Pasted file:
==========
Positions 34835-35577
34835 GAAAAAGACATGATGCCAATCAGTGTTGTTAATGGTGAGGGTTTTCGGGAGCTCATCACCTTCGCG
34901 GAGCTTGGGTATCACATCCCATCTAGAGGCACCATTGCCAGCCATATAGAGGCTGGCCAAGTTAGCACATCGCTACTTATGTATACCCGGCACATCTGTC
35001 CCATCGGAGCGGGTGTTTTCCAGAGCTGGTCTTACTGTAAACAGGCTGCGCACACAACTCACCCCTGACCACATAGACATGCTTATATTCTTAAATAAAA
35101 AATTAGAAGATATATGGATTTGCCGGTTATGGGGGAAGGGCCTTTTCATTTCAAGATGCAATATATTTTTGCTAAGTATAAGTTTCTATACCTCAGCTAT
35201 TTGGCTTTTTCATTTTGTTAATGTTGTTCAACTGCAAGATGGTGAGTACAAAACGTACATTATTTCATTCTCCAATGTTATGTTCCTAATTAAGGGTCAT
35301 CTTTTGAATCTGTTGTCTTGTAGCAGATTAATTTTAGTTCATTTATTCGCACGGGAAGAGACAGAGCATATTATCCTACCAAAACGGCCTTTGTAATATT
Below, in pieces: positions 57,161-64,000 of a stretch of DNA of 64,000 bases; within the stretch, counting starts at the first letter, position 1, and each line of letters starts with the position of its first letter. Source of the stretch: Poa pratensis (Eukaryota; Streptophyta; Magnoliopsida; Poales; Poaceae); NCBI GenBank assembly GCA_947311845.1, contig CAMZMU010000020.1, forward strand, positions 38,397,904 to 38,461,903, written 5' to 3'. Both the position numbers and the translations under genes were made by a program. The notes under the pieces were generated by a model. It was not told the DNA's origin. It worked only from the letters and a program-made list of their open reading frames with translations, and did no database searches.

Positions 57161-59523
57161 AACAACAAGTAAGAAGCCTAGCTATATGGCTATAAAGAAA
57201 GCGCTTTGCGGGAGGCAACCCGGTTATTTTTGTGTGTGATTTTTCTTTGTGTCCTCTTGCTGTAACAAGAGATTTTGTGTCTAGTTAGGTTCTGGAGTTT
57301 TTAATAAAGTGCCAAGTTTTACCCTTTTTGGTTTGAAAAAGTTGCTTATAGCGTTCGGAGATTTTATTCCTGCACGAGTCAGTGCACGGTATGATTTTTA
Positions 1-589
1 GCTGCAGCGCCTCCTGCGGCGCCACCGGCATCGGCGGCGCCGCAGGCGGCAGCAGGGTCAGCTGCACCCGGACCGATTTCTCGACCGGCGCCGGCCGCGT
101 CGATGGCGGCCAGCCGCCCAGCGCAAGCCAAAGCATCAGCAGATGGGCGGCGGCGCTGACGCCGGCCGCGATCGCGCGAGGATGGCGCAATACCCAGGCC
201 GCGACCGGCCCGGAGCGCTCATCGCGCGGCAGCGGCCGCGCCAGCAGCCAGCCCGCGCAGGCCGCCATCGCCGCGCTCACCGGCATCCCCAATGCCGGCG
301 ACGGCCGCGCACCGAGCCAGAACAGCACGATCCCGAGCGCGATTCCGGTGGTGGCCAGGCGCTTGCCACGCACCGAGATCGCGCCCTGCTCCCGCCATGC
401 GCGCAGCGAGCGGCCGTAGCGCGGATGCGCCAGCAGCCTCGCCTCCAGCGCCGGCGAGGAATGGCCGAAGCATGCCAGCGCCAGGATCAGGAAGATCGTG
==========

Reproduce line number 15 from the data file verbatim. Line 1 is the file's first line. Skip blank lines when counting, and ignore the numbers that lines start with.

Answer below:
101 CGATGGCGGCCAGCCGCCCAGCGCAAGCCAAAGCATCAGCAGATGGGCGGCGGCGCTGACGCCGGCCGCGATCGCGCGAGGATGGCGCAATACCCAGGCC